WASHINGTON - With a few kind words for the
marine industry, the Coast Guard lowered random drug testing of crewmembers
from 50 to 25 percent annually.
The new standard for 2013 is
the result of two consecutive years of positive tests below 1 percent, the
Coast Guard said. The rate was 0.77 percent in 2011 and 0.74 percent in 2010.
“The Coast Guard commends marine employers and
mariners for their efforts to create a drug-free workplace and encourages
marine employers and drug testing service providers to continue to submit
accurate, complete and timely” data, the agency said in a Federal Register
notice published this week.
The Passenger Vessel Association,
which had pushed for the change, said the move would lower operators’ costs.
“This action is a breath of fresh
air at a time when regulatory burdens on small business are becoming
unbearable,” PVA president Paul Belforti said in a statement. “PVA will
continue to work for more regulatory relief in other areas as appropriate.”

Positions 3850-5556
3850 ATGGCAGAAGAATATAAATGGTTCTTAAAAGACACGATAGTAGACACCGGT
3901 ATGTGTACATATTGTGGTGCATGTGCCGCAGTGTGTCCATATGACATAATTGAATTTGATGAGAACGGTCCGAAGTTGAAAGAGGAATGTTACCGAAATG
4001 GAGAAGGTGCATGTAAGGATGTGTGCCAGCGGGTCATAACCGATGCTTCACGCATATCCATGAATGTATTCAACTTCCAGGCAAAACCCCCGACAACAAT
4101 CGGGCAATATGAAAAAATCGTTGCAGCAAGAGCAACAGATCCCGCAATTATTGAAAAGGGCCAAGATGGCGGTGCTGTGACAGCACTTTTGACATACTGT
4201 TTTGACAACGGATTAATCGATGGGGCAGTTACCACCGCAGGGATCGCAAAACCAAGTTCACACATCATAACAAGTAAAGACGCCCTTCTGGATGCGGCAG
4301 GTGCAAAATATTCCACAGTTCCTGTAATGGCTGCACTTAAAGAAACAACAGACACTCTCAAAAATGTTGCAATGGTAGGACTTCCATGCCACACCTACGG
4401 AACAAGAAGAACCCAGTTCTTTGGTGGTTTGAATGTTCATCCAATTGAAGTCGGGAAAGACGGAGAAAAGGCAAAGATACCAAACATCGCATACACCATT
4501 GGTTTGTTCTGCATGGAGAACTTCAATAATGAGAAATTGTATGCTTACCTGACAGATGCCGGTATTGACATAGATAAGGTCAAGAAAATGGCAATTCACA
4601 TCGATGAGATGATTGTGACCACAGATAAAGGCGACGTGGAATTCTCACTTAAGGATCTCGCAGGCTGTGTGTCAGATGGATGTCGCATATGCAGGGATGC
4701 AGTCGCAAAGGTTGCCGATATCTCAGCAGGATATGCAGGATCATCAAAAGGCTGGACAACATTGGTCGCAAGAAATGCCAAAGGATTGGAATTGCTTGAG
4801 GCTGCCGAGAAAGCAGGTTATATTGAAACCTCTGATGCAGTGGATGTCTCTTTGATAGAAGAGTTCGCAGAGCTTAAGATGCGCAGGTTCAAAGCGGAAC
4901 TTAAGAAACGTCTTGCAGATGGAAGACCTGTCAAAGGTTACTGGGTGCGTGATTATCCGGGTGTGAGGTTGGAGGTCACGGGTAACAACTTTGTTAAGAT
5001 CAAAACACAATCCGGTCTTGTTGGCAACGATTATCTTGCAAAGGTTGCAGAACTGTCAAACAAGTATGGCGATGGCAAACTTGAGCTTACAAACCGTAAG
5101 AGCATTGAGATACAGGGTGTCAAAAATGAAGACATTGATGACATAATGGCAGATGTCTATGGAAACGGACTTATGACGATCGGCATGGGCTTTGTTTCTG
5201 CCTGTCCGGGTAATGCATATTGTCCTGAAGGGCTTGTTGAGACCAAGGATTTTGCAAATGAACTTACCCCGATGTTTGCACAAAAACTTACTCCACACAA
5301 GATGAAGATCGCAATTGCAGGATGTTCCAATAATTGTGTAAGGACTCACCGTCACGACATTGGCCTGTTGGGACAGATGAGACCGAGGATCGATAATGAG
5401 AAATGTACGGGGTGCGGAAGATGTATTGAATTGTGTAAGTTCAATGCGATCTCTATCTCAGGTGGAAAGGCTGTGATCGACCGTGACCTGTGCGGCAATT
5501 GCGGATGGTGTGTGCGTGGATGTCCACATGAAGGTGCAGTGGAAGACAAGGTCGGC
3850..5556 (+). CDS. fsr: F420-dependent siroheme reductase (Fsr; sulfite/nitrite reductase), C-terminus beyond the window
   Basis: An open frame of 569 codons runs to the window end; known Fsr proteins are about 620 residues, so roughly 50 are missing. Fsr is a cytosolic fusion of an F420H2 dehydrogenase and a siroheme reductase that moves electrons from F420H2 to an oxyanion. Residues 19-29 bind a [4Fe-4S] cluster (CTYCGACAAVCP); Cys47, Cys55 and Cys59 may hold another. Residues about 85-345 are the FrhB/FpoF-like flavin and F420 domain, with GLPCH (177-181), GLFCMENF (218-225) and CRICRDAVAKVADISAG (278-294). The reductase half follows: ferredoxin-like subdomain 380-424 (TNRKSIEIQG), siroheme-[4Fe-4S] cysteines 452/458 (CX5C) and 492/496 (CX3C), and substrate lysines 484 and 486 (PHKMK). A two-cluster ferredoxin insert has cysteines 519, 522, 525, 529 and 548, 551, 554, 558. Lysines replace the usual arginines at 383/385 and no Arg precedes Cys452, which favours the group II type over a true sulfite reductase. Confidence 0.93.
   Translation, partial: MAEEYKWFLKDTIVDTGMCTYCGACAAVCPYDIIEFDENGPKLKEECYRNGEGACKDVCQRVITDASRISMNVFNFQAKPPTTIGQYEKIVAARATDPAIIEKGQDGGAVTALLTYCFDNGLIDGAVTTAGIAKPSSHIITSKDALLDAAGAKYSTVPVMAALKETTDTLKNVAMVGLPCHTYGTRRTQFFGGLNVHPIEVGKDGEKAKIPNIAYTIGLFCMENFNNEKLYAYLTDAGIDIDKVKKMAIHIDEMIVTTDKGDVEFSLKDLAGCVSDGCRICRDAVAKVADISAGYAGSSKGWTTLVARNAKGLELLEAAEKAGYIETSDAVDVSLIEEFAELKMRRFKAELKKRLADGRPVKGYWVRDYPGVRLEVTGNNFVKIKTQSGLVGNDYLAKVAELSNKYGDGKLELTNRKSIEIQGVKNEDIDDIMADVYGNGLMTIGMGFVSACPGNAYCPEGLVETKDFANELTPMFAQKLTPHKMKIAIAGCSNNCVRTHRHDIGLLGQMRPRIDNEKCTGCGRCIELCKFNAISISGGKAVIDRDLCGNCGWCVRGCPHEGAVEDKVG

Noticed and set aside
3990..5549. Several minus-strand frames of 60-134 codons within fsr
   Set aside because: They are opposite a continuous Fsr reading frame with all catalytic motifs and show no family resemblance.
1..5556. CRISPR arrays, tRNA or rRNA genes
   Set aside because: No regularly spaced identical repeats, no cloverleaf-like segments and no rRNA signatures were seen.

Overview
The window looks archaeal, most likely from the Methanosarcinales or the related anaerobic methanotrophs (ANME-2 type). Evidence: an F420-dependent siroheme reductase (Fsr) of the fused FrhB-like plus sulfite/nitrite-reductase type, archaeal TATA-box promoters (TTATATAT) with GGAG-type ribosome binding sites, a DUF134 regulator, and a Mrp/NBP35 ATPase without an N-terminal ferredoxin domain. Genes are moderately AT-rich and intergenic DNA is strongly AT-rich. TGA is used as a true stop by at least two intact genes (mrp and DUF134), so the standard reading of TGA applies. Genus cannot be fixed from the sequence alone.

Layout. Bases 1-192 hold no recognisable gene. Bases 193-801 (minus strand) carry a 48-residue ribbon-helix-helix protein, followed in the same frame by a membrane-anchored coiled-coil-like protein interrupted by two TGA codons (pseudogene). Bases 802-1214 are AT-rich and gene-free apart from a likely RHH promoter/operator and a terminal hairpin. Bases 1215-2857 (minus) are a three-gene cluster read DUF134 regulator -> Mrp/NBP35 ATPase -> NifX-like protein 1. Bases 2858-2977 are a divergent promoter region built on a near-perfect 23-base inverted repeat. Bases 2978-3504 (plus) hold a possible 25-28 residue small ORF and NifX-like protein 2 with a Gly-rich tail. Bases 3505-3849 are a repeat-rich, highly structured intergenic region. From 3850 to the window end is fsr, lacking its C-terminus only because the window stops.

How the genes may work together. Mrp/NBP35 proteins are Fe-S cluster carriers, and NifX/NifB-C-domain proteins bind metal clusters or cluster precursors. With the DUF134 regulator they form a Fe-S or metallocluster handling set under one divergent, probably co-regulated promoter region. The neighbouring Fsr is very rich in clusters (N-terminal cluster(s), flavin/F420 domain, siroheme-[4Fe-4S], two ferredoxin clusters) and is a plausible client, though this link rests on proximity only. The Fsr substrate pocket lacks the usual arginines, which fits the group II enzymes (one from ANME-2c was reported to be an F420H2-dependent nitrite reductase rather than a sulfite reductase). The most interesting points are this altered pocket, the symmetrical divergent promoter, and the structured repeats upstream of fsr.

In its comments on the proposal
last year, PVA cited Small Business Administration statistics that show the
cost of meeting federal regulations is more than $10,000 per employee. “Rest
assured that easing these regulatory requirements will not change the
industry’s commitment to establishing drug-free workplaces,” PVA said.
Horizon Lines Inc.
also noted the deterrence to drug abuse would be the same if the testing rate
were cut. Such a reduction “would save industry an enormous amount of money at
a time when the industry needs all the economic help it can get and would be
less intrusive on the mariners themselves,” the company said.
In issuing the new
guidelines, the Coast Guard warned it would continue monitoring the rate of
positive tests and the quality of the data submitted. And if the rate rises or
the data is subpar, then the commandant may raise the minimum back to 50